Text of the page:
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How AI will change cancer treatment

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InnerEye – a revolution in radiotherapy: how AI will change the treatment of oncological diseases

The new development can significantly save the time of doctors who are puzzling over the definition of radiation therapy zones.

British hospitals coming soon get access to a new artificial intelligence technology that reduces the work time of doctors when prescribing radiation therapy for cancer patients.

This technology helps physicians semi-automatically determine exactly where to direct the therapeutic beams of radiation in order to effectively destroy cancer cells and preserve as many healthy ones as possible.

An artificial intelligence program called “InnerEye” was developed by researchers at Addenbrooke’s Hospital in Cambridge in collaboration with the company Microsoft and became the apogee of many years of work in this area.

For each patient, doctors typically spend 25 minutes to 2 hours looking at about 100 x-ray sections, long and precise tracings of the patient’s bones and organs, to determine the most effective and safest area to apply radiation.

For example, when treating the prostate, doctors want to avoid damage to the nearby bladder or rectum, which can lead to lifelong urinary control problems.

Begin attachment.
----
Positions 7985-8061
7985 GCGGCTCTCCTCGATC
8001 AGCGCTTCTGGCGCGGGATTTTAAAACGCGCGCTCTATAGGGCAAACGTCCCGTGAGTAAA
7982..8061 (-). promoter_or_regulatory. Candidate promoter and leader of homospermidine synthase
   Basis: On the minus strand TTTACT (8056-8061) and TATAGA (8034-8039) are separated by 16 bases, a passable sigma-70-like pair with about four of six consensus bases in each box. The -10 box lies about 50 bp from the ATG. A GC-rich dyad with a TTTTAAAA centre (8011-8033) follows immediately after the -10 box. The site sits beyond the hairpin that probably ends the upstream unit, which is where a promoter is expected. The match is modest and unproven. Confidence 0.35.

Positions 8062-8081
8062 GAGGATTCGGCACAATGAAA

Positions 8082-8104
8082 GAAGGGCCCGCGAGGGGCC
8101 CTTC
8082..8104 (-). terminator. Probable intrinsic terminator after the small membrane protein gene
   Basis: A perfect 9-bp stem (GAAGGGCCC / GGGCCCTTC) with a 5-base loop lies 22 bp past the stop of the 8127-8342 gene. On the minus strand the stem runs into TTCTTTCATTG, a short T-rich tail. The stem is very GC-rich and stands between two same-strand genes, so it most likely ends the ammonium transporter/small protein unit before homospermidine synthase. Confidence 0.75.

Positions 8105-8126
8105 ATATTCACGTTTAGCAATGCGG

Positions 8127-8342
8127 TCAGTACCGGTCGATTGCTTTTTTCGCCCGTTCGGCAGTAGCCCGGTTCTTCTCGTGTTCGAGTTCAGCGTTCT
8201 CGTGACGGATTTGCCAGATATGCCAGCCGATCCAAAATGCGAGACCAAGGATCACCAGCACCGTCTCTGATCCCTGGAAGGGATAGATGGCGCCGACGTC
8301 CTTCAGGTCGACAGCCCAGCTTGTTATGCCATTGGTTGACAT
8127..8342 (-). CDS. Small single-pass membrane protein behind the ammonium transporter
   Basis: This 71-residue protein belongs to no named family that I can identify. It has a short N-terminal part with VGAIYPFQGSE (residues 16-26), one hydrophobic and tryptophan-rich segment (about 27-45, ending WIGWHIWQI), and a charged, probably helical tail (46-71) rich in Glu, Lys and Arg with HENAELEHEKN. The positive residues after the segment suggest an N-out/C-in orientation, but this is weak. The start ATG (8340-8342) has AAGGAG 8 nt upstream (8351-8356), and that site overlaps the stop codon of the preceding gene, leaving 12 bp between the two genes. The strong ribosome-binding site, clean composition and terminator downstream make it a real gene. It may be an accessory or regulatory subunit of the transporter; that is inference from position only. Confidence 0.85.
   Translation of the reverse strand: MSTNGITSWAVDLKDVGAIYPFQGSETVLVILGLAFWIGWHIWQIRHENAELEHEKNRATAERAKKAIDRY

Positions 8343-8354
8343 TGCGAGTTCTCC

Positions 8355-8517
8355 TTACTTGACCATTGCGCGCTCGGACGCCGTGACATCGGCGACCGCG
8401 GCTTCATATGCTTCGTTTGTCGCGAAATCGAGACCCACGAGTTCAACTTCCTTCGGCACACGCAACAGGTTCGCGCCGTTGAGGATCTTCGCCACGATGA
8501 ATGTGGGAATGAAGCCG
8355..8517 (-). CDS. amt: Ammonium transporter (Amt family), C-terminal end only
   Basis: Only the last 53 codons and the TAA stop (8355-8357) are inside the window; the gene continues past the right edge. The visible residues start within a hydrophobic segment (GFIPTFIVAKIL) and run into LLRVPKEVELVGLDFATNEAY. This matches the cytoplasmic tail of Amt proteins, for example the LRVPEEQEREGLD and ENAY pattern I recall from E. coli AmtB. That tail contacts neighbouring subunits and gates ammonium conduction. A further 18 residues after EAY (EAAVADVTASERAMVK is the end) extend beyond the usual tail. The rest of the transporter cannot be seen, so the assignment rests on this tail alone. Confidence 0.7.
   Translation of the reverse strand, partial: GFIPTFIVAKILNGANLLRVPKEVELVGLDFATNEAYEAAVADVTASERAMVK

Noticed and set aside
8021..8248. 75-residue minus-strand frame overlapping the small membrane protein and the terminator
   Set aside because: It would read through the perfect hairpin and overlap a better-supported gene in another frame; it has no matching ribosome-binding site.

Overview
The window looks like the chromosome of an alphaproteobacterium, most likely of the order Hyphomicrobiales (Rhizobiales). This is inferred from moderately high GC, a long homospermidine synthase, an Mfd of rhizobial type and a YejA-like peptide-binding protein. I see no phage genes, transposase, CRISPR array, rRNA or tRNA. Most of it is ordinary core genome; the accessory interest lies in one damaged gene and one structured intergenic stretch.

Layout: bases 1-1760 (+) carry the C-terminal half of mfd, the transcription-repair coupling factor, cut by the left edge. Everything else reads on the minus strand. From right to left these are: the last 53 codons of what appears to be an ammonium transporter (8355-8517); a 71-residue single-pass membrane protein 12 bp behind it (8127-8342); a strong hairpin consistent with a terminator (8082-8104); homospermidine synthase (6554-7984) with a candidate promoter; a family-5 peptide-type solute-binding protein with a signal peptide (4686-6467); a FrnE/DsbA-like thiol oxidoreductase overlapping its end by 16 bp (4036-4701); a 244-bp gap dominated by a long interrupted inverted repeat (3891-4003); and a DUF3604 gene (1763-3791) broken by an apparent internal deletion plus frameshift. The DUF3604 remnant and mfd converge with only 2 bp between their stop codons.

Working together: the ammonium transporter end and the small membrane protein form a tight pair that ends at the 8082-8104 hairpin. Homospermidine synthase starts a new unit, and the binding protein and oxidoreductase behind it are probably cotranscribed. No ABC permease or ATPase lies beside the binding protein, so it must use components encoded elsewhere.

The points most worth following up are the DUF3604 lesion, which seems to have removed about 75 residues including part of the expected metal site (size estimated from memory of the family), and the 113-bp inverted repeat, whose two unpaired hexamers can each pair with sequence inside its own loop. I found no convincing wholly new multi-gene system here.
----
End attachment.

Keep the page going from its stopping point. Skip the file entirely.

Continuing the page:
According to the researchers responsible for developing the new program, InnerEye is two and a half times faster than professional radiologists, while maintaining an accuracy of about 90%.

Dr. Raj Jena worked with Microsoft to train InnerEye on data from his previous patients. Soon the artificial intelligence laboratory of the UK National Health Service (NHS) donated £500,000 to Addenbrooke Hospital to fund these studies. Now the program is fully operational and will soon be rolled out to other UK hospitals.

The UK government has been investing in AI projects for a long time, but this is the first such development to be released as a real medical imaging device.

Physicians still check every circuit marked by the program, but the researchers claim that the algorithm works extremely accurately, and about two-thirds of the time clinical experts approve its work without any changes at all.

President of the Royal College of Radiologists Dr Catherine Holliday said: “We are very excited about the potential of artificial intelligence in replacing some processes and procedures, including cancer diagnosis and therapy. Artificial intelligence has the potential to speed up the diagnostic process, help doctors detect disease earlier, and give patients the best chance of recovery.”

According to Holliday, there is no doubt that such programs will not be able to replace professional radiologists in any way, but they can significantly speed up their work, increasing productivity – they certainly can. Holliday also has no doubt that AI-based technologies will continue to be used more and more in medicine, opening up new ways to treat patients. Here it is, the future.



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